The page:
Waiola Church is rich with history. The church has played an extremely important role in Lahaina, as well as the rest of the state and the many developments over the years. It has lasted through many hard times, and still stands as an example of our cherished Native Hawaiian culture, always persisting and persevering. There are 3 aspects of the church we plan to cover on this webpage. Those are, Physical, Spiritual, and Cultural. And now we begin our journey through time:
Waiola Church was first dedicated in 1823, as Waine’e Church. Just three years later in 1826, the first church was blown down by wind and replaced by stone and wood. In 1832, the second church building was dedicated, and stood for a proud 26 years. In 1858, a whirlwind ravaged the Roof and church steeple, but was repaired without too much trouble. The church stood safely for another 36 years, until it was destroyed by fire in 1894. A new church building was built, a gift from Henry P. Baldwin, and that lasted another 50 years until it was partially destroyed by fire again. It was restored and re-dedicated only to be completely destroyed by a Kaua’ula wind three years later. The Church finally changed its name from Waine’e Church, to Waiola Church in 1954, and has been safely and well taken care of for the last 54 years. The materials changed over time from grass, to coral, then to stone and wood, and then to the stronger materials such as brick.
Also built were other establishments somewhat connected to the church and its congregation such as the Lahuiokalani church established in 1850 in Honokowai, known as current day Kaanapali Congregational Church. Also built was Honokohua Church, Established by D.T. Flemings on what is now Flemings beach. Honokohua Church serves as a preschool for Kapalua children. Although there are only crumbling rock walls left where it once stood, another branch of the Church was built in 1850 by Native Hawaiians, and was constructed of local materials. Lastly there was the branch out in Kahakuloa where John Kukahiko was a priest at for over 60 years. The priesthood at the church has changed 16 times since the original establishing of the church, and some reputable and well-known priests and preachers include the current Kahu Kekapa Lee, who is a renowned storyteller, singer and song composer, back to father W. Dwight Baldwin who preached from 1837 to1868 .
Waiola Church was where Christianity basically began for the Island of Maui. The Christian religion really caught on when High Chiefess Keopuolani became interested and impressed with the Missionaries and the message they brought. Keopuolani had a great say in literally the whole territory of Hawaii, and was considered to be the highest ranking Ali’i in Hawaii, higher than her husband, Kamehameha the Great. Keopuolani was a very influential, controversial, and important person in Hawaiian history. Kamehameha and Keopuolani had twelve kids together, two growing up to become Kamehameha II and III. Keopuolani was spoken of “with admiration on account of her amiable temper and mild behavior", said William Richards, a missionary who befriended the Hawaiian Monarchs. Keopuolani thought that the Kapu system of laws weren’t very good for the people and later, after Kamehameha the Great died in 1819, banished the Kapu system. Unfortunately she fell ill and died on September 16, 1823, but not without being the first baptized Christian in Hawaii. She was granted her request to be buried in a royal tomb, and still lays in the Waiola Cemetary, as she has for the past century and a half.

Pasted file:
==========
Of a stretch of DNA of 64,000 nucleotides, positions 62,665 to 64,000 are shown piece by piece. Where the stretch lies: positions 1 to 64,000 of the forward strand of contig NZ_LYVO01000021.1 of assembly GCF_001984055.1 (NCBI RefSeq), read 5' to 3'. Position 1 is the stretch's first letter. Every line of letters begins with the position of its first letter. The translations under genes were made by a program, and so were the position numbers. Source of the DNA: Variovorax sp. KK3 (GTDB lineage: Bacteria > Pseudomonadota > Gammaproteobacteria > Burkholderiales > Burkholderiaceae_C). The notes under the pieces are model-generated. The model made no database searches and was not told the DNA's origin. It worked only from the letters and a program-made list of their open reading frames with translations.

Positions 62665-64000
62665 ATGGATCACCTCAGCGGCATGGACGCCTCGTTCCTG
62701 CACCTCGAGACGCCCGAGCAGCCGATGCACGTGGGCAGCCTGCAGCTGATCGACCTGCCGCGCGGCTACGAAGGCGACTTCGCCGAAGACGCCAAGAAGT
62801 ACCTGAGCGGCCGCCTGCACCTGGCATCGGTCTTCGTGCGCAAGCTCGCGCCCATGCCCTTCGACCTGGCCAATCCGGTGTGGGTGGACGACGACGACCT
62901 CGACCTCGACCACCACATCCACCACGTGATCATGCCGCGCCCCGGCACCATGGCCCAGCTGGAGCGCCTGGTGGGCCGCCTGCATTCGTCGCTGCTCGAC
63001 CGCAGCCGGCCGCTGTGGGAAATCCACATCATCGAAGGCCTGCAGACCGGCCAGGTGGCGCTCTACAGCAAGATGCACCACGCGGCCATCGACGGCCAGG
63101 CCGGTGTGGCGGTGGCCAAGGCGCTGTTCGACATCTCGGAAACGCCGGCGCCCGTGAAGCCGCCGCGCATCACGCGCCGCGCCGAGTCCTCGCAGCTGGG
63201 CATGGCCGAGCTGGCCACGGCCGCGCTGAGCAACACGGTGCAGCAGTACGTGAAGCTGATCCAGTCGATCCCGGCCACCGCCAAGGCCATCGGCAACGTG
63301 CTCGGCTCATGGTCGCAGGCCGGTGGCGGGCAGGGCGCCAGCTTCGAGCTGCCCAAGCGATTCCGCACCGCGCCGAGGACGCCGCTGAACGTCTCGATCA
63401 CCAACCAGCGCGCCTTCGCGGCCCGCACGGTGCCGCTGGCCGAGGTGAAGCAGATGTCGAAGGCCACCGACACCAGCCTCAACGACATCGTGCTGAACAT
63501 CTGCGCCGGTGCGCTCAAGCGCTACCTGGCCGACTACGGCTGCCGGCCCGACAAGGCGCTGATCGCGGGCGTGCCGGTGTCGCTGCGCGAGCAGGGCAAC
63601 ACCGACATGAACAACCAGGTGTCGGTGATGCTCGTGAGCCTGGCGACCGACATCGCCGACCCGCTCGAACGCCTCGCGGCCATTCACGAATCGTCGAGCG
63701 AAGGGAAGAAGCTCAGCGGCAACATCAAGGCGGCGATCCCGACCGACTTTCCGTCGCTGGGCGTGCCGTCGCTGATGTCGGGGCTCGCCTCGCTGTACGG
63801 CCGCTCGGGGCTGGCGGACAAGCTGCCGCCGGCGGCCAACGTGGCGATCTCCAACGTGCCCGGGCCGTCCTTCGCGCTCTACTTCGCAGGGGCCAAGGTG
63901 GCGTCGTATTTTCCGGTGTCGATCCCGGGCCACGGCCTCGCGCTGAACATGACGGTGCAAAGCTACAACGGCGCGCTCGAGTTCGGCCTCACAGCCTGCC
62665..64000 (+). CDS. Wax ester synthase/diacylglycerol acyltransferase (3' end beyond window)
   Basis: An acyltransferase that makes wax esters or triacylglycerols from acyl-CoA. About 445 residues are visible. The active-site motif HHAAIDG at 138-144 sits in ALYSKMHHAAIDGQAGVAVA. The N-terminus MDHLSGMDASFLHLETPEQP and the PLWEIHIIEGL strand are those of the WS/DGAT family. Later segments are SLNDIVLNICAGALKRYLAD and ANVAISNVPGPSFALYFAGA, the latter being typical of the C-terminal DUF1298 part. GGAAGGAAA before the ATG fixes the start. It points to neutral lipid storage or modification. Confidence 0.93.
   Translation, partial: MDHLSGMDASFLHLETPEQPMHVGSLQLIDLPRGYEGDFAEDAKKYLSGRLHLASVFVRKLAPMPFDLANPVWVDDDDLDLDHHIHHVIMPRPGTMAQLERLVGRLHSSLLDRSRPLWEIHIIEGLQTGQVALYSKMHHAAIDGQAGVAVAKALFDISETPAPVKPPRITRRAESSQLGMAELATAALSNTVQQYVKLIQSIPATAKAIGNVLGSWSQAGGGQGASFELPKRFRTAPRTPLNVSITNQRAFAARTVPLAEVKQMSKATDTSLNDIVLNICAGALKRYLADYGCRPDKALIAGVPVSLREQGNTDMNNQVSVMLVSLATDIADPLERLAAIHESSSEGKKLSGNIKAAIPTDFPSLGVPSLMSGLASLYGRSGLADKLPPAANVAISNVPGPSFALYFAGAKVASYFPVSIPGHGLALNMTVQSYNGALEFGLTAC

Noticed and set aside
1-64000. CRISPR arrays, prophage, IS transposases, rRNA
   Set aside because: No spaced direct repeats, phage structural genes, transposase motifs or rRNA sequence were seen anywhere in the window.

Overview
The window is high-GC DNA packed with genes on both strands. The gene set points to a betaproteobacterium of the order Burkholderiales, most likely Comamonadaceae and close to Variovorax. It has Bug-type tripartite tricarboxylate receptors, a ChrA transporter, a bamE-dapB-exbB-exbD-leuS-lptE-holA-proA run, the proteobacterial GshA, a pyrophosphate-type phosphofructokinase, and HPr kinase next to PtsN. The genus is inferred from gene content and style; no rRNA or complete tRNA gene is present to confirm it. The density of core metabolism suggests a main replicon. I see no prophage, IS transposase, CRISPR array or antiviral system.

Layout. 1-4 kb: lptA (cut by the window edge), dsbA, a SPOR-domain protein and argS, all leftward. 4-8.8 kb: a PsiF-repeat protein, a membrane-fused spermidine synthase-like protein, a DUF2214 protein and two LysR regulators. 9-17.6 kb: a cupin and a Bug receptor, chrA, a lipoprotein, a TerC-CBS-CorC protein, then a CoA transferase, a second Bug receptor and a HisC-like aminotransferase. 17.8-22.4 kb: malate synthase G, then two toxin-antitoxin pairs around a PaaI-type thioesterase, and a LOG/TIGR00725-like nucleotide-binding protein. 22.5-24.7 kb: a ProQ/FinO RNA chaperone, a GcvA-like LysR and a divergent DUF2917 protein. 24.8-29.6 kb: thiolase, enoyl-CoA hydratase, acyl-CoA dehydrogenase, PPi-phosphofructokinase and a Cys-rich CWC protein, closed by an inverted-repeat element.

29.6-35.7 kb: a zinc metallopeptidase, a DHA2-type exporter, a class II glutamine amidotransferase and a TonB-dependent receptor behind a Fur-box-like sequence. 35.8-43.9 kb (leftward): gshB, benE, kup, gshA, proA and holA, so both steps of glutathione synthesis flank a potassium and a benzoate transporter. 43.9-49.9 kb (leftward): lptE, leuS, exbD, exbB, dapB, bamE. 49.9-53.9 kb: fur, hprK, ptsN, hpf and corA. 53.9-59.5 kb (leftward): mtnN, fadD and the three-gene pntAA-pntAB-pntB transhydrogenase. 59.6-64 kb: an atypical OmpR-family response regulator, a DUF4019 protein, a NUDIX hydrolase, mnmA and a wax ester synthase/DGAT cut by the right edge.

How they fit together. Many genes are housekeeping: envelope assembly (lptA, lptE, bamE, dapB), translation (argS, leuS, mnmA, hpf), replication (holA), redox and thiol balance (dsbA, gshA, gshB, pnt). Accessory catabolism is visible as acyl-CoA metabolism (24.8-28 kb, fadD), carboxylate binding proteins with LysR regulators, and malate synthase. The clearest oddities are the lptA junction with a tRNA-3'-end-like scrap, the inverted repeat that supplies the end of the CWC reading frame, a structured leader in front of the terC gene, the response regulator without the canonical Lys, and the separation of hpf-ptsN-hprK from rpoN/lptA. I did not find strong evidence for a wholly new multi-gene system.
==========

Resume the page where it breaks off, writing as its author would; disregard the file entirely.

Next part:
A rendition of High Chiefess Ka'ahumanu
Waiola Church has extremely strong cultural ties to the people and land of hawaii. Waiola church served royalty for years as Lahaina was the capital of the territory, and is on some of the most rich land in the state. The many church leaders and congregates participate in many cultural practices such as hula, taro planting, and speaking and teaching tradition and the Native Hawaiian language. Waiola Church is one of the most important church sites in the state of Hawaii, and hopefully it will remain that way for years to come.
A full-write up of the cultural connections to the church and the massive changes the hawaiian culture underwent is available on the Culture page, (Here)
Waiola Church is one of the few still standing buildings and monuments of the hawaiian royalty long ago, and the great changes that Hawaii and its people went through in the 19th century. We are glad to hold this significance and cherish it and plan to perpetuate the culture and religion here at the church.
Created by Kawai Stanich
© 2008 Waiola Church. All rights reserved.